Nevertheless, it has been encouraging to see more wineries releasing single-varietal interpretations of the grape. Arianna Occhipinti, Donnafugata, and Planeta make excellent versions—fresh, fragrant wines with ripe acidity and beautiful tannins. Traditionally aged in old wood barrels before release, Occhipinti pioneered maturation in ceramic amphora; this contributes a distinctly saline quality to the wines, adding an extra dimension to an already delicious grape variety.

Frappato blends can be equally enjoyable, especially when Frappato’s elegance and finesse harmonize with Nero d’Avola’s power and concentration. Adding other grapes to the blend undoubtedly subdues Frappato’s signature perfume and finesse.

Cerasuolo di Vittoria DOCG

harvesting-at-occhipinti-winery
Harvesting at the Occhipinti Winery

So, where can we sample these delicious and hard-to-find red wines? If you head southwest of Catania, you’ll arrive at Frappato’s heartland: Cerasuolo di Vittoria. Boasting a wine-growing tradition stretching back to the 3rd century BC, this territory is the sole recipient of DOCG status in Sicily thus far. Promoted from the humble ranks of DOC in 2005, the appellation encompasses a wide area, stretching from the spectacular hilltop city of Ragusa to Riesi in the west. Over 70 square kilometers of land is under vine, planted on calcareous soils with greater sand and/or clay concentrations in certain sub-zones. The limestone terroir and Sicily’s reliably dry and hot summer weather ensure that Frappato thrives here.

According to the DOCG rules, winemakers can craft 50/50 blends of Nero d’Avola and Frappato, although the regulations allow the former to dominate (up to 70%). Wines aged for at least 18 months before release qualify for an additional “Classico” designation. The best examples are powerfully structured and refined, with enough tannin and ‘stuffing’ to age for 15-20 years.

Vittoria DOC & Terre Siciliane ITG

The Vittoria DOC and the newer IGT Terre Siciliane designation allow for single-varietal Frappato production. The loose regulations of the IGT (Indicazione Geografica Tipica) designation are attractive to many producers. They can craft blends or single-varietal wines with minimal restrictions on grape percentages.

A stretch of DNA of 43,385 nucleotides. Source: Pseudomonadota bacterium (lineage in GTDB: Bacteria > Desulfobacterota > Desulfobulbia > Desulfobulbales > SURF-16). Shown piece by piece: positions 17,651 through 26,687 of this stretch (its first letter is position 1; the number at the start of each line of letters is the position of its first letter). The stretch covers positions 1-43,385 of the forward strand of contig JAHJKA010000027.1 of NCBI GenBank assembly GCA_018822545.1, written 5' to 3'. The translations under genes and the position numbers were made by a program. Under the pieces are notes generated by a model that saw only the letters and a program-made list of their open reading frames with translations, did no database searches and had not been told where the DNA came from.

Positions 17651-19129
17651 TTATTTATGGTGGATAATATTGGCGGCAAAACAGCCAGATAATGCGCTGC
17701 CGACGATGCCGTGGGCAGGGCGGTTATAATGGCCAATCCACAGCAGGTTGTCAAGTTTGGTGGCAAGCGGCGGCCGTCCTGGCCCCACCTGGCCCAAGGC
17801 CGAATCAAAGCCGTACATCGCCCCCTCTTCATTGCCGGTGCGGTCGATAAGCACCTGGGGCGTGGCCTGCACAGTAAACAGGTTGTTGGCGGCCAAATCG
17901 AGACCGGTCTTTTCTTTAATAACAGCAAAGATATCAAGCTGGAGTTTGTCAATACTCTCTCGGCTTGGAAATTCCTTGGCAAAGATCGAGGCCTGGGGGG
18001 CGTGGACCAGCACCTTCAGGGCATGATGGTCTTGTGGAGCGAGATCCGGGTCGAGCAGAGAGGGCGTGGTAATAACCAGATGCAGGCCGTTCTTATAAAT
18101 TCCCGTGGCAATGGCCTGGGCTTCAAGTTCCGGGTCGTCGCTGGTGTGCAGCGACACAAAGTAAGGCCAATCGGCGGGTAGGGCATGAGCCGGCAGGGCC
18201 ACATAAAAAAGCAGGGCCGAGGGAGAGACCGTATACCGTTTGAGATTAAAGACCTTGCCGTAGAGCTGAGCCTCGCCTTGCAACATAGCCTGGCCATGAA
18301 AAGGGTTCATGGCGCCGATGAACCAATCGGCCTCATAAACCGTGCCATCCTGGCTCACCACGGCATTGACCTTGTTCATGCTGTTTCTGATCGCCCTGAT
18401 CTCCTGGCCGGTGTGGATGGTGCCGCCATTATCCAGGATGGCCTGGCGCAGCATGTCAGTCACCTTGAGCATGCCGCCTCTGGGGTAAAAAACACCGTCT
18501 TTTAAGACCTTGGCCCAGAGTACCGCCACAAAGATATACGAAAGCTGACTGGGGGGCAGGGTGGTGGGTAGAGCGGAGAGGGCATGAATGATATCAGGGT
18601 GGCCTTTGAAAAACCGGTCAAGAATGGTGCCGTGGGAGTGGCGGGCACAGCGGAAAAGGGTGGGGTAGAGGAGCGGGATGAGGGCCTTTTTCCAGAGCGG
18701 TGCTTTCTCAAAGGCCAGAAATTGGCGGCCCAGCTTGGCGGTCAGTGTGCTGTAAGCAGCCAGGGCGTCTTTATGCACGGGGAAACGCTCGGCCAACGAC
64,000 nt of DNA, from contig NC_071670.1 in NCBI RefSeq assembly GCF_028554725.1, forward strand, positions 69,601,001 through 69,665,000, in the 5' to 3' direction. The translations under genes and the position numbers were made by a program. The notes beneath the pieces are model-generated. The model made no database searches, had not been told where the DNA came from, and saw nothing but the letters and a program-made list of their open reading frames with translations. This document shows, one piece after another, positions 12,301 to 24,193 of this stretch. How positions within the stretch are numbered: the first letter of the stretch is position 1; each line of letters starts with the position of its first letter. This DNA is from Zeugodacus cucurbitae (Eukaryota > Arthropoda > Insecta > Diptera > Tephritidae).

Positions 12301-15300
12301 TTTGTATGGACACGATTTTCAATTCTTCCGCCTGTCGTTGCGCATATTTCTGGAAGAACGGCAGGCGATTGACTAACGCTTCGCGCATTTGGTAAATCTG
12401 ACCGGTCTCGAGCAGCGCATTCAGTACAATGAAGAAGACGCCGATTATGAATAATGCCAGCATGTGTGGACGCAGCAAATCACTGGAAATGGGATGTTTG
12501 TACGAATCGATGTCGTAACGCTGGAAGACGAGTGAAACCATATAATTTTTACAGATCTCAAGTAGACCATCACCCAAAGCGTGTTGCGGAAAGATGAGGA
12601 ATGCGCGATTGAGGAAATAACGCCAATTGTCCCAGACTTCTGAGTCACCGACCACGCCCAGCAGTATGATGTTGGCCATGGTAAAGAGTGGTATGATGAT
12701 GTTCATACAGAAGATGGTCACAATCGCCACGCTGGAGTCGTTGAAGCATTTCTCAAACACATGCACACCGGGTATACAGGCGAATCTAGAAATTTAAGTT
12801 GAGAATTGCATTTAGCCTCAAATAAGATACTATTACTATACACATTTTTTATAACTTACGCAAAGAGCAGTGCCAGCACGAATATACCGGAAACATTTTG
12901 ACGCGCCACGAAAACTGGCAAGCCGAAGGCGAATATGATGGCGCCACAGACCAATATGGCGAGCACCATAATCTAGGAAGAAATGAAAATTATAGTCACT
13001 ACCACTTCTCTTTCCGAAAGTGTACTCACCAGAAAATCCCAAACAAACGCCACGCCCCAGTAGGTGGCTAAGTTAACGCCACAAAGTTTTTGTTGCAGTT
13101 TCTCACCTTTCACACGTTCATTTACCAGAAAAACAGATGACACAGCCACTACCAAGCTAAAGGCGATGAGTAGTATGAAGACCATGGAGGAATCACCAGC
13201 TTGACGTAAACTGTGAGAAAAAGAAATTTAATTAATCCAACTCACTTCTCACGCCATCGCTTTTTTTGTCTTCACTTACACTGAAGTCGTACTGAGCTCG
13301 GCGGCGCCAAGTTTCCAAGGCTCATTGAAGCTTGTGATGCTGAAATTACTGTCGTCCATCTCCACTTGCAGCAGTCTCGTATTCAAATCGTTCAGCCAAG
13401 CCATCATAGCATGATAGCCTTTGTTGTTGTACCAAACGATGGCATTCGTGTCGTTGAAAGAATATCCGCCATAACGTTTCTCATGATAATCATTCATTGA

In the current global context, Frappato represents everything wonderful about Italian red wine. Although international varieties continue to make inroads in regions as diverse as Tuscany, Puglia, and Piedmont, Sicily’s proud growers have (largely) defended their traditions and indigenous grape varieties. As a result, Italy has more original flavors and wine styles than any other in Europe. And Sicily, once maligned and derided, has become a destination that merges the best elements of innovation with time-honored practices. It may be controversial to say so, but no New World region can match the excitement or novelty emanating out of Europe’s oldest winemaking country.

Of course, you could play it safe and plump for a Chilean Merlot or Aussie Shiraz. They’re both great, safe choices. But too much safety cloys in the end, leading to tedium. So why not take a chance on the unexpected and allow Frappato’s charms to work their magic? This grape variety is a true original, and they don’t come along often.

Frappato Food Pairings

Arancini stuffed with rice and chicken liver

Incidentally, both styles of Frappato will shine at the dinner table. As you would expect, gastronomy is of the utmost importance to Sicilians; local cuisine is robust and hearty, with an understandable emphasis on seafood, seasonality, and fresh ingredients. Fresh Arancini, a regional specialty, is to die for: risotto rice mixed with cheese (or other ingredients) and then deep-fried. Several local interpretations of this wonderful snack include some cooks filling their Arancini with chicken livers, while others prefer saffron, ragu, peas, and mozzarella. Polpette di Cavallo is another favorite – horsemeat meatballs prepared with eggs, Parmesan, parsley, lemon, and breadcrumbs. They are delicious when deep-fried, either as a mid-day treat or as a restaurant entree. Frappato’s vibrant acidity and intense aromatics cut across such intensely flavored dishes easily, creating a balanced food & wine marriage.

Top producers of Frappato wines:

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James lawrence